Organizations supporting the Self-Determination Act of 2021 (H.R. 2070) for Puerto Rico have initiated a series of nationwide actions directed at key House members of the Natural Resources Committee—details of which will be shared at a Wednesday noon press conference outside the White House in Washington, D.C.
With an October committee vote expected for H.R. 2070 to determine whether the bill can proceed to the next stage of the legislative process, organizers behind the self-determination push told Latino Rebels they have used ad buys, unveiled billboards and made 10,000 calls to elected members of Congress to support the bill.
According to a March 18 release about the act, H.R. 2070 promotes “legislation that would empower Puerto Ricans with an inclusive and democratic process to determine their own political future and relationship with the United States,” where “a status convention would be created and delegates would be elected to discuss options with federal officials, and therefore create an official, legitimate and comprehensive bilateral conversation on status.”
The focus on the self-determination bill is happening at the same time that the Natural Resources Committee is considering a similar vote on a competing Puerto Rico Statehood Admission Act (H.R. 1522). That proposed legislation would have Congress accept the results of a non-binding November 2020 plebiscite, which statehood won, 52%-48%. If formally passed, it would result in a ratification vote by the people of Puerto Rico to accept admission into the Union.
Participants in the Wednesday H.R. 2070 press conference will include members from the following organizations: Power For Puerto Rico, the Center for Popular Democracy Action (CPD/CPDA), CASA, Boricuas Unidos en la Diáspora (BUDPR), Puerto Rican Cultural Center (PRCC), Open Society Policy Center and the Service Employees International Union (SEIU).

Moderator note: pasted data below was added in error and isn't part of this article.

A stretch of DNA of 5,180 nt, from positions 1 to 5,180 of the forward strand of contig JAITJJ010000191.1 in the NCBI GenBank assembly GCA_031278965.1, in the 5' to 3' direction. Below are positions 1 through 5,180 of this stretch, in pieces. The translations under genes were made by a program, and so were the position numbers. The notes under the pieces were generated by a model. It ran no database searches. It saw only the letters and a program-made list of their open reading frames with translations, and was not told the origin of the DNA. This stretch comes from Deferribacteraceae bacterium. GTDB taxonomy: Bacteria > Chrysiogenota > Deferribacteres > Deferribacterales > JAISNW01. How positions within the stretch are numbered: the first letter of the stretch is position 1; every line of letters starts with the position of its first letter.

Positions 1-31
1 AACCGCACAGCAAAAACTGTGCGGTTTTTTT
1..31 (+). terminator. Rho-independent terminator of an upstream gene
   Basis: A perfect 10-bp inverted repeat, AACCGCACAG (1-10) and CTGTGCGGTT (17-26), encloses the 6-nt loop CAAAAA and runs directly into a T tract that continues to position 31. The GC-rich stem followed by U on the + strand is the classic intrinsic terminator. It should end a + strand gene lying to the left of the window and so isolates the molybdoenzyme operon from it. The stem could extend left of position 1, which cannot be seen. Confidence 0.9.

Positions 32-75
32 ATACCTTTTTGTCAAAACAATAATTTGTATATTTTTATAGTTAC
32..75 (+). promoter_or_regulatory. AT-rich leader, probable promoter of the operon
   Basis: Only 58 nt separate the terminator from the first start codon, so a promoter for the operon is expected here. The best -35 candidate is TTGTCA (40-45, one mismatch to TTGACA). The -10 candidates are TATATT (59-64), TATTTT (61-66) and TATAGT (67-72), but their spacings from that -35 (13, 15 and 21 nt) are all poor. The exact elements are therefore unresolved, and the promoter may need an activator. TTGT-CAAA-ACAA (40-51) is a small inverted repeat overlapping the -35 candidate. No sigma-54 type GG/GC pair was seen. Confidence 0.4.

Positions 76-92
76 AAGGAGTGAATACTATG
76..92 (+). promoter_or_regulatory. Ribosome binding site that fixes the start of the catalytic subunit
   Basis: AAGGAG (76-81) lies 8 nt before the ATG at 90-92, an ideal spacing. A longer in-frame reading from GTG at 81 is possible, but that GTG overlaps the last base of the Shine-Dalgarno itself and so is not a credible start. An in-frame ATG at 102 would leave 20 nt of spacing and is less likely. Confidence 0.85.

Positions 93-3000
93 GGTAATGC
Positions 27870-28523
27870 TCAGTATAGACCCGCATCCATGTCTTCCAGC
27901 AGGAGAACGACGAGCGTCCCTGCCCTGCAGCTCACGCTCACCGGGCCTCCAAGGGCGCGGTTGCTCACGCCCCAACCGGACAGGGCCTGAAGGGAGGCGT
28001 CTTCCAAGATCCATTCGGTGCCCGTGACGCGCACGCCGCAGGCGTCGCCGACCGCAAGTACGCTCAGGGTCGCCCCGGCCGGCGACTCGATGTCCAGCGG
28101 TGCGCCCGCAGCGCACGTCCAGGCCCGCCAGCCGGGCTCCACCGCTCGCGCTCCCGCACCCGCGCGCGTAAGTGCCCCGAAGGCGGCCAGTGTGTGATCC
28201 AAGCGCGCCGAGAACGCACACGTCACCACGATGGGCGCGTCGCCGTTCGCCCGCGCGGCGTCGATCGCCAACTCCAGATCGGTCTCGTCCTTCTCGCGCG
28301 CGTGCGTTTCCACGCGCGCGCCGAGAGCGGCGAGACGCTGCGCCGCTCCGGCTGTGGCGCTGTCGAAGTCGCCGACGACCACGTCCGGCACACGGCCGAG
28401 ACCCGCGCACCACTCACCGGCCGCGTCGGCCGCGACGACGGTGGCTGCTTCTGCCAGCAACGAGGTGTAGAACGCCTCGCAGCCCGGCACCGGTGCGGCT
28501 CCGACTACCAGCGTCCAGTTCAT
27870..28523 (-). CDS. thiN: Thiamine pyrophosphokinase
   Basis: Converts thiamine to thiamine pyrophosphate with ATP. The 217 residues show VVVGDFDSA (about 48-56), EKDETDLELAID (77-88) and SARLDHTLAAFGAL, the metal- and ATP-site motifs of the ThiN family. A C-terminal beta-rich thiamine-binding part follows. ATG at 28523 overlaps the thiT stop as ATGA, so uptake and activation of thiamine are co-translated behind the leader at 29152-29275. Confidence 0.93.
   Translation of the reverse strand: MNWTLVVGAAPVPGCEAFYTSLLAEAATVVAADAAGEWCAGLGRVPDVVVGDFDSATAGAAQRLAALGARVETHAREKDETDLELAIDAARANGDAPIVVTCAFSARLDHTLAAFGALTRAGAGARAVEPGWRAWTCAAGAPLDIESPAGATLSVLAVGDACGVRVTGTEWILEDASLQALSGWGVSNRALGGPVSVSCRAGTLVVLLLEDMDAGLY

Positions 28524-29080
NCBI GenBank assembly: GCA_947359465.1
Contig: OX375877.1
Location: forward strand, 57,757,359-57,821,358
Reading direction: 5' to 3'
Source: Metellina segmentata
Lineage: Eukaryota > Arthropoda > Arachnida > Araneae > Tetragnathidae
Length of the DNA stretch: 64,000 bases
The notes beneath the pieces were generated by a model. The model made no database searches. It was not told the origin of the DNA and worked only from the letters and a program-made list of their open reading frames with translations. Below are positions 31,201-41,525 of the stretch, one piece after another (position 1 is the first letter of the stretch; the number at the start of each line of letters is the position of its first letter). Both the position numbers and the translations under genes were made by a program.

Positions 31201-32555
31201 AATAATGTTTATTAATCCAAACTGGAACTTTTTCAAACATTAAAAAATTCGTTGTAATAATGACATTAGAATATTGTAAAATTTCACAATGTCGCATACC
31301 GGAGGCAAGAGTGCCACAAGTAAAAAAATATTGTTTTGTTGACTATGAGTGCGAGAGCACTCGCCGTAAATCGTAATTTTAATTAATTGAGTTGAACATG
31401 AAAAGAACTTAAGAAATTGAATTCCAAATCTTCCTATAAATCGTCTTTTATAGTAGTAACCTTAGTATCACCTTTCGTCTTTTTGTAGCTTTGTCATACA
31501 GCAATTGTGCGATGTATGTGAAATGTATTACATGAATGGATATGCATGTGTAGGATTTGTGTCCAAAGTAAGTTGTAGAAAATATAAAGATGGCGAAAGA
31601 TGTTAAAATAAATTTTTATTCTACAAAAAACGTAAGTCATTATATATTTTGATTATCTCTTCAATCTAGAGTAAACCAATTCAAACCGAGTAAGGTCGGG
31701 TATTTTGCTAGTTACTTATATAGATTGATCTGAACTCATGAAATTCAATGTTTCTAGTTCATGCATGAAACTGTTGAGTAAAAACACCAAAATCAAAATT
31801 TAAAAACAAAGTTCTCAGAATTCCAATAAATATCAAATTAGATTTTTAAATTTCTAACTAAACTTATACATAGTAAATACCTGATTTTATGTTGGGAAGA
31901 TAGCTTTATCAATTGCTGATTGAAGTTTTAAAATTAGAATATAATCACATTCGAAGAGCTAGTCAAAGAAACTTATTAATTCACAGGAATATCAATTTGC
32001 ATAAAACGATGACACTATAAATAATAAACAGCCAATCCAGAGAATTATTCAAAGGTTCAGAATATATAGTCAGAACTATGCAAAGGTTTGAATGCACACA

Besides discussing ad buys, billboards and calls to elected officials, organizers will also announce news of meetings with members of Congress —including Rep. Bruce Westerman (R-AR), the ranking member of the House Natural Resources Committee— as well as a Wednesday evening online forum organized by youth-led groups in Puerto Rico that will feature House lead sponsor Rep. Nydia Velázquez (D-NY), Senate sponsor Sen. Bob Menéndez (D-NJ) and Rep Jesús “Chuy” García (D-IL).
As part of the groups’ efforts, billboards were placed in six congressional districts whose members are part of the Natural Resources Committee. Here are images of those billboards that organizers shared with Latino Rebels:
Commitee Chair Rep. Raúl Grijalva (D-AZ)
Rep. Bruce Westerman (R-AR)
Rep. Diana DeGette (D-CO)
Rep. Lori Trahan (D-MA)
Rep. Debbie Dingell (D-MI)
Rep. Paul Tonko (D-NY)
According to organizers, these committee members have either “been neutral or dismissive” of the self-determination bill, noting that the hope is to exhibit pressure on them to fully support H.R. 2070 over the competing H.R. 1522 bill.
“We want to send a reminder to all the members of the committee that we’re not only in D.C. We’re in your community as well,” Jesús González, Director of Strategic Initiatives at the Center for Popular Democracy, told Latino Rebels. “This is not a debate on status. It’s more of a way to make the process as democratic and inclusive as possible.”
“We are encouraging the members of the committee to vote for the option that’s inclusive, pro-democracy and gives Puerto Rico a fair shot at determining their fate. It’s an exciting moment. We’re hearing that both bills will be brought up for a vote and we’re hoping that the members who are undecided lean towards doing the right thing and choose the self-determination bill,” González added.
The Department of Justice has ruled both H.R. 2070 and H.R. 1522 to be constitutionally viable.
In August, two prominent Puerto Rican legal scholars who share opposing views on political status proposed a compromise solution for Congress to consider:
Congress should enact legislation making Puerto Ricans an offer and empowering them to trigger implementation through their acceptance (as the Statehood Admission Act would do). It must include all decolonization options (as the Self-Determination Act would do). And it must provide voters the information that true self-determination requires—as only Congress can do.
Under domestic and international law, the options are statehood, independence and a status known as free association, in which Puerto Rico’s relationship to the United States would be governed by a treaty between them. The law defines their essential features. For statehood, they include equality and representation under the U.S. Constitution. For independence and free association, they include separate sovereignty under international law.
So far, there have been no public indications that a compromise bill about resolving Puerto Rico’s status is officially in the works at the committee level.